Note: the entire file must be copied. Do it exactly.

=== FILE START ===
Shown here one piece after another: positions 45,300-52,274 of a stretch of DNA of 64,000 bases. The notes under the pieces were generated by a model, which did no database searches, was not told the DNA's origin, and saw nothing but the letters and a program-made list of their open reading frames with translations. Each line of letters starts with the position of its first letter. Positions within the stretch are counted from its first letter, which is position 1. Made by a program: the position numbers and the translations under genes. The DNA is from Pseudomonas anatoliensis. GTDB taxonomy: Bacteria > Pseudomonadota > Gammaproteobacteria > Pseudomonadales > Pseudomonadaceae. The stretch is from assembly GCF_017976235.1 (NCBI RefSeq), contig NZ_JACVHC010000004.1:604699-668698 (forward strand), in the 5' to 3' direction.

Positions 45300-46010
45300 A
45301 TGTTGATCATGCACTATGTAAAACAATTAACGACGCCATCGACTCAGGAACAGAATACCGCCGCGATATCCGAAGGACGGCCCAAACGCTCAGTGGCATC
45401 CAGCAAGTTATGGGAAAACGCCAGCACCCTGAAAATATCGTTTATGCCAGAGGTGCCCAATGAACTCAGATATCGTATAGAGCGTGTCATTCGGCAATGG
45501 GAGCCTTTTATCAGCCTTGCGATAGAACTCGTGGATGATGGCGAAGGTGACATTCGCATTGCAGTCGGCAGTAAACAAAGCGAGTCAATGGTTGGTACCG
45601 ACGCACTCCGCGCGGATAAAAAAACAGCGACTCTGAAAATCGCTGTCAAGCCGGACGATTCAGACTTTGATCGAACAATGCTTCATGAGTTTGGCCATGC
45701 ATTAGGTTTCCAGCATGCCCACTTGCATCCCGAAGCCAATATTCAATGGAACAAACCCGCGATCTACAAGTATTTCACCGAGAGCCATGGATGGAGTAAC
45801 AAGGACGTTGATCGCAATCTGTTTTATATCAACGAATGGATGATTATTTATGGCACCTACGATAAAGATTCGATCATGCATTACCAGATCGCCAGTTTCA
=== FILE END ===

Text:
Shown here one piece after another: positions 45,300-52,274 of a stretch of DNA of 64,000 bases. The notes under the pieces were generated by a model, which did no database searches, was not told the DNA's origin, and saw nothing but the letters and a program-made list of their open reading frames with translations. Each line of letters starts with the position of its first letter. Positions within the stretch are counted from its first letter, which is position 1. Made by a program: the position numbers and the translations under genes. The DNA is from Pseudomonas anatoliensis. GTDB taxonomy: Bacteria > Pseudomonadota > Gammaproteobacteria > Pseudomonadales > Pseudomonadaceae. The stretch is from assembly GCF_017976235.1 (NCBI RefSeq), contig NZ_JACVHC010000004.1:604699-668698 (forward strand), in the 5' to 3' direction.

Positions 45300-46010
45300 A
45301 TGTTGATCATGCACTATGTAAAACAATTAACGACGCCATCGACTCAGGAACAGAATACCGCCGCGATATCCGAAGGACGGCCCAAACGCTCAGTGGCATC
45401 CAGCAAGTTATGGGAAAACGCCAGCACCCTGAAAATATCGTTTATGCCAGAGGTGCCCAATGAACTCAGATATCGTATAGAGCGTGTCATTCGGCAATGG
45501 GAGCCTTTTATCAGCCTTGCGATAGAACTCGTGGATGATGGCGAAGGTGACATTCGCATTGCAGTCGGCAGTAAACAAAGCGAGTCAATGGTTGGTACCG
45601 ACGCACTCCGCGCGGATAAAAAAACAGCGACTCTGAAAATCGCTGTCAAGCCGGACGATTCAGACTTTGATCGAACAATGCTTCATGAGTTTGGCCATGC
45701 ATTAGGTTTCCAGCATGCCCACTTGCATCCCGAAGCCAATATTCAATGGAACAAACCCGCGATCTACAAGTATTTCACCGAGAGCCATGGATGGAGTAAC
45801 AAGGACGTTGATCGCAATCTGTTTTATATCAACGAATGGATGATTATTTATGGCACCTACGATAAAGATTCGATCATGCATTACCAGATCGCCAGTTTCA